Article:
The window of the story takes us to July of 1913, of the unknown protestant village of Eichwald, Germany. An outwardly calm village appears orderly and traditional, but actually dysfunctional and repressive society, plagued with anonymous, punitive acts of malice and hatred. The peace is shattered when the local doctor (Rainer Bock) in his horse hits a near invisible trip wire, thrown and seriously injured.
While anxious locals wonder about the crime, other disturbing events occur. The wife of a tenant farmer falls to her death in the barn owned by the local baron (Ulrich Tukur). The baron’s son is kidnapped, trussed up and beaten. A boy with Down’s syndrome is similarly assaulted, found tied to a tree and almost blinded. Besides to these unexplained crimes, there are, mysteriously, others with offenders whose guilt is plain, such as the destruction of crops by a cynical farmworkers.
The baron is guarded about turning over the blame. At the heart of everything is an unyielding pastor (Burghart Klaussner), his sense of prejudice confides his take on masturbation as a malevolent act and muddles adolescent boys. He forces his own children to wear punitive white ribbons to symbolize the purity they have forsaken. On the other-side, the doctor recovers from his injury returns back home. The director reveals why the man might have been targeted of the accident. His relationships with both his 14-year-old daughter Anna (Roxane Duran) and his mistress (Susanne Lothar) are far from real and heave his sexual abusive out on them.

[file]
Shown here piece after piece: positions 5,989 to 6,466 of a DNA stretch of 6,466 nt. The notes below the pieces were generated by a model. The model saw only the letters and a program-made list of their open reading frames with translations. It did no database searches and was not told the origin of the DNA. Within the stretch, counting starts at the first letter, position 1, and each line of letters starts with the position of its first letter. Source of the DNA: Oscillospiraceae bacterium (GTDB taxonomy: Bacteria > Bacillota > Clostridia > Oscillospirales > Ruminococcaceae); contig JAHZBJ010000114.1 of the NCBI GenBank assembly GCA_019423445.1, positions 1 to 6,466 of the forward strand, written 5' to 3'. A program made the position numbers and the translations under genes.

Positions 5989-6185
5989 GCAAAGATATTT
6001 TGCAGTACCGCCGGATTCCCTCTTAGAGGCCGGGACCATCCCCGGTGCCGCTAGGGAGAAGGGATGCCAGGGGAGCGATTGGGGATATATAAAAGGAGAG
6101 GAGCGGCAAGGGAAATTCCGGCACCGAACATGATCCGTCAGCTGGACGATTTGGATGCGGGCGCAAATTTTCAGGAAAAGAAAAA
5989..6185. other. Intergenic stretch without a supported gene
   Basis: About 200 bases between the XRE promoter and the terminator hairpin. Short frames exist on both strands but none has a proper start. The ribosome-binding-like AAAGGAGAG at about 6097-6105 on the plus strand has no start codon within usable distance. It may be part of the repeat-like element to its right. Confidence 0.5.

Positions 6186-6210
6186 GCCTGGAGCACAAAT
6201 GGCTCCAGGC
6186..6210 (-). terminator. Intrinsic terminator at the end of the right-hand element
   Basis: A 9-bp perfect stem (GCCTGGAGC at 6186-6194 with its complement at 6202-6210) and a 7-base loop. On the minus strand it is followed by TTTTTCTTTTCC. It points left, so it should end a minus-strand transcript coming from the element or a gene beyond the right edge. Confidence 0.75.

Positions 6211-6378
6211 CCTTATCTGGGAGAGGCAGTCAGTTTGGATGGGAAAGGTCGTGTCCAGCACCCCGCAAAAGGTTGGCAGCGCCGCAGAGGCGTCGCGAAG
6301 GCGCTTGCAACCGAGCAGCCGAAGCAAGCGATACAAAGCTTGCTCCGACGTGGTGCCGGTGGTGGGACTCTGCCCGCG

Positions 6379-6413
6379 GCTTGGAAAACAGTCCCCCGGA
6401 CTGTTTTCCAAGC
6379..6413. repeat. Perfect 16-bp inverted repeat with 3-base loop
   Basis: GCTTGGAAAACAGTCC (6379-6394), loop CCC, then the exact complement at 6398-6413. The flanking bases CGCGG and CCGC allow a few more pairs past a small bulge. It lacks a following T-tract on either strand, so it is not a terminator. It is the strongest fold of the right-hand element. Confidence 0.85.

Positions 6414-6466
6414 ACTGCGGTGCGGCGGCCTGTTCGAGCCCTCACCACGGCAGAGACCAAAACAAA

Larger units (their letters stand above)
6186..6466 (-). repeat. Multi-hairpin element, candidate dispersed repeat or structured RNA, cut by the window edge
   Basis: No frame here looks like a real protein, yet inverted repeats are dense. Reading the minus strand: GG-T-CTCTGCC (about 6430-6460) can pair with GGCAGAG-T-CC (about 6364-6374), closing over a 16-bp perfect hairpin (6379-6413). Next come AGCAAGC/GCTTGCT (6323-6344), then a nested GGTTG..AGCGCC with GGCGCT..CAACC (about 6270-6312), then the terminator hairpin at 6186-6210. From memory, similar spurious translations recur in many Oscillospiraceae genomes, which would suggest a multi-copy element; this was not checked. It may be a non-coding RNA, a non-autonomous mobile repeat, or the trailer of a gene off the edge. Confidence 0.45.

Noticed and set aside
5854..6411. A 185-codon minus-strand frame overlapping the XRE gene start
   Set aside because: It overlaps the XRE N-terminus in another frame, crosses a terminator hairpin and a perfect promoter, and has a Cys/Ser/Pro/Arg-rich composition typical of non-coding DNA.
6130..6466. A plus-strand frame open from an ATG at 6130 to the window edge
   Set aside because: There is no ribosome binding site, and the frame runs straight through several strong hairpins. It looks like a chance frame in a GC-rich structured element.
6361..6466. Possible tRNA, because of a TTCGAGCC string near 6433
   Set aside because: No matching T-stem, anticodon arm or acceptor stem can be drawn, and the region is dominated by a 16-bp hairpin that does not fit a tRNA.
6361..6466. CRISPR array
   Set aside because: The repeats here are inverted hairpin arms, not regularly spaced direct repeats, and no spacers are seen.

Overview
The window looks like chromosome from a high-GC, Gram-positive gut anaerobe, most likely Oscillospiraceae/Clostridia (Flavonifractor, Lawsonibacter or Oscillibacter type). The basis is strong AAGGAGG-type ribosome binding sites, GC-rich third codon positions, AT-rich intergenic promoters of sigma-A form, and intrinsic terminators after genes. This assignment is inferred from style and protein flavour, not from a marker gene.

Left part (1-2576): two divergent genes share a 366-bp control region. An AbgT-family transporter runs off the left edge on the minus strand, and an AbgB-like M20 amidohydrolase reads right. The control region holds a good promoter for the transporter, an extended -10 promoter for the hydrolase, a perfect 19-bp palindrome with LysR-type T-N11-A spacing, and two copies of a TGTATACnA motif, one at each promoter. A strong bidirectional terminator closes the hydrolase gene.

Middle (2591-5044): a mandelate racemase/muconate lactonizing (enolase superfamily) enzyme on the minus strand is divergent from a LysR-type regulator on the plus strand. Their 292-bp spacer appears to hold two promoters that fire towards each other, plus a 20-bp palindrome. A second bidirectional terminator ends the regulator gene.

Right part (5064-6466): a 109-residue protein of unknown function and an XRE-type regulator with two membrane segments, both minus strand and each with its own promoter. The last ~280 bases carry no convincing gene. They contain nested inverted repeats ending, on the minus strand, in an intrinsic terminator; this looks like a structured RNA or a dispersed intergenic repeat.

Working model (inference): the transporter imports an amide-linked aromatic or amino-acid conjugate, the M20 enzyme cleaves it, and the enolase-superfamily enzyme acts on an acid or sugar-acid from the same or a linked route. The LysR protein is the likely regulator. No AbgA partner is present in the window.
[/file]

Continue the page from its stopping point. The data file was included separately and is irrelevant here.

This finding begins to suspect a gang of local kids. Their appearance are polite and underhanded, they stubbornly tad the sanctimonious innocence to justify themselves, especially Klara (Maria-Victoria Dragus) the pastor’s daughter, who contrasts sharply is seen quite evident and hitherto the girl can’t be responsible for all the incidents.
In the mid-year of 1914, the fear seeps through the community as the baron receives ominous news from his visitor about the assassination of Archduke Franz Ferdinand, which is the beginning of World War I. The village arrays an immense conflict, poised as the children of Eichwald are of an age to help chart their nation’s course. Haneke throws up the large questions about Germany’s 20th-century wars are merely a continuation of this sickness on a bigger scale, though the link can never be clearly, conclusive. His villagers are devastated by an enemy within, even though the Baron employs a number of Polish estate workers, there is no quasi-Jewish outsider upon whom the community focuses its fear.